“Bite-sized” Macroeconomics Sunday – Unemployment

Today is “Bite-sized” Macroeconomics Sunday, where instead of long articles, I will discuss concepts using easily digested, bite-sized posts. Continuing with unemployment…
Jobs are not magically created out of thin air by business. Business needs a good, financial reason to increase payroll.

We live in a modern monetary economy, where “money” (US Dollars, British Pounds, Australian Dollars) is used to produce and consume goods and services. Consumers purchase goods and services using “money” and business produces goods and services using “money”. It is the goods and services that are important. Unless there is enough “money”, consumers cannot buy and business cannot increase production. “Money” (US Dollars, British Pounds, Australian Dollars) is just the catalyst that causes production to go into motion.

There are two things that business needs to increase the production of goods and services: “Money” and labour.

When British consumers have enough extra British Pounds, they will spend them, which, in turn, puts pressure on business to increase its production of goods and services. The end result of that consumer pressure on business is job creation. Business hires more workers to help meet the demand of consumers for more goods and services.

When American consumers do not have enough extra US Dollars, they will decrease their spending, which, in turn, relieves pressure on business to increase its production of goods and services. The end result of that reduced consumer pressure on business is unemployment. Business now has excess inventory that it cannot sell and excess payroll, which means lost income. Business will lay off workers, because they are a drag on its income and it no longer needs the workers.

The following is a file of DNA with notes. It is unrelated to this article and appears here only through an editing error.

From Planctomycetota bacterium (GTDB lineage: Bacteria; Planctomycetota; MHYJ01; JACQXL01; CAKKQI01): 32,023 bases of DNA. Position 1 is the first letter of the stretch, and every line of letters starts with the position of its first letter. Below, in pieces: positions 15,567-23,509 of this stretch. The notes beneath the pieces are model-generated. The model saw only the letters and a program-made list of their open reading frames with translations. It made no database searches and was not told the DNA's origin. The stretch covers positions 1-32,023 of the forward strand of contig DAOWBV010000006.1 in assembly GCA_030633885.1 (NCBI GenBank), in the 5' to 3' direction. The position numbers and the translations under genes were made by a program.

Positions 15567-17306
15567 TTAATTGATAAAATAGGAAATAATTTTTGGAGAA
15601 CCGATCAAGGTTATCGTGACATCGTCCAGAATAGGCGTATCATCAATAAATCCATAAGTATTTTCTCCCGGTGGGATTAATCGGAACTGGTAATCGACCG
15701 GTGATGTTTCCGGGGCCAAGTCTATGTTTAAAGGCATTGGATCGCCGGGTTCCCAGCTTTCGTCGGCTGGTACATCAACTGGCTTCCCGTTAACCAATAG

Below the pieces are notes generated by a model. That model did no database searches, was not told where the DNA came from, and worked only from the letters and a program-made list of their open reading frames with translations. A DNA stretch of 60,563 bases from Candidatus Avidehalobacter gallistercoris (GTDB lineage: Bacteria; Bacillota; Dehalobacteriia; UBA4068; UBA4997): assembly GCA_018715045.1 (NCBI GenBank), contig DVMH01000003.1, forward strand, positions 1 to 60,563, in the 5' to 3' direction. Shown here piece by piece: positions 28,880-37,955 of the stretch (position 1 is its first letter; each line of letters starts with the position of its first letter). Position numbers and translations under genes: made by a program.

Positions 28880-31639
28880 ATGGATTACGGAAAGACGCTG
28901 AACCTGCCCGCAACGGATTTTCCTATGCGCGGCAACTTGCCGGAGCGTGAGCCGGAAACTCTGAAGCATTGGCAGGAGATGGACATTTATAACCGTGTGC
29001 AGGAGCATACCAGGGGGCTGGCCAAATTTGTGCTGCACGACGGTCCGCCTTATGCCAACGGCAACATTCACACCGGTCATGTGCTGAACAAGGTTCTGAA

The source of every single Australian Dollar is the Australian government. Since the economy operates based on “money” and the Australian government is the only source of Australian Dollars, if the Australian government issues enough dollars through deficit spending into the Australian economy, then pressure on consumer savings is lifted and consumers now have more dollars to spend, which, in turn, puts pressure on business to increase its production of goods and services. The end result of that deficit spending is job creation.

The source of every single US Dollar is the US government. Since the economy operates based on “money” and the US government is the only source of US Dollars, if the US government does not issue enough dollars through deficit spending into the US economy, then pressure on consumer savings increases and consumers now have less US dollars to spend, which, in turn, relieves pressure on business to increase its production of goods and services. The end result of that reduced deficit spending is unemployment.

The US, UK and Australian governments control the unemployment rate through their deficit spending. They are the reason why unemployment exists and they are also the only entities that can eliminate unemployment in their domestic economies.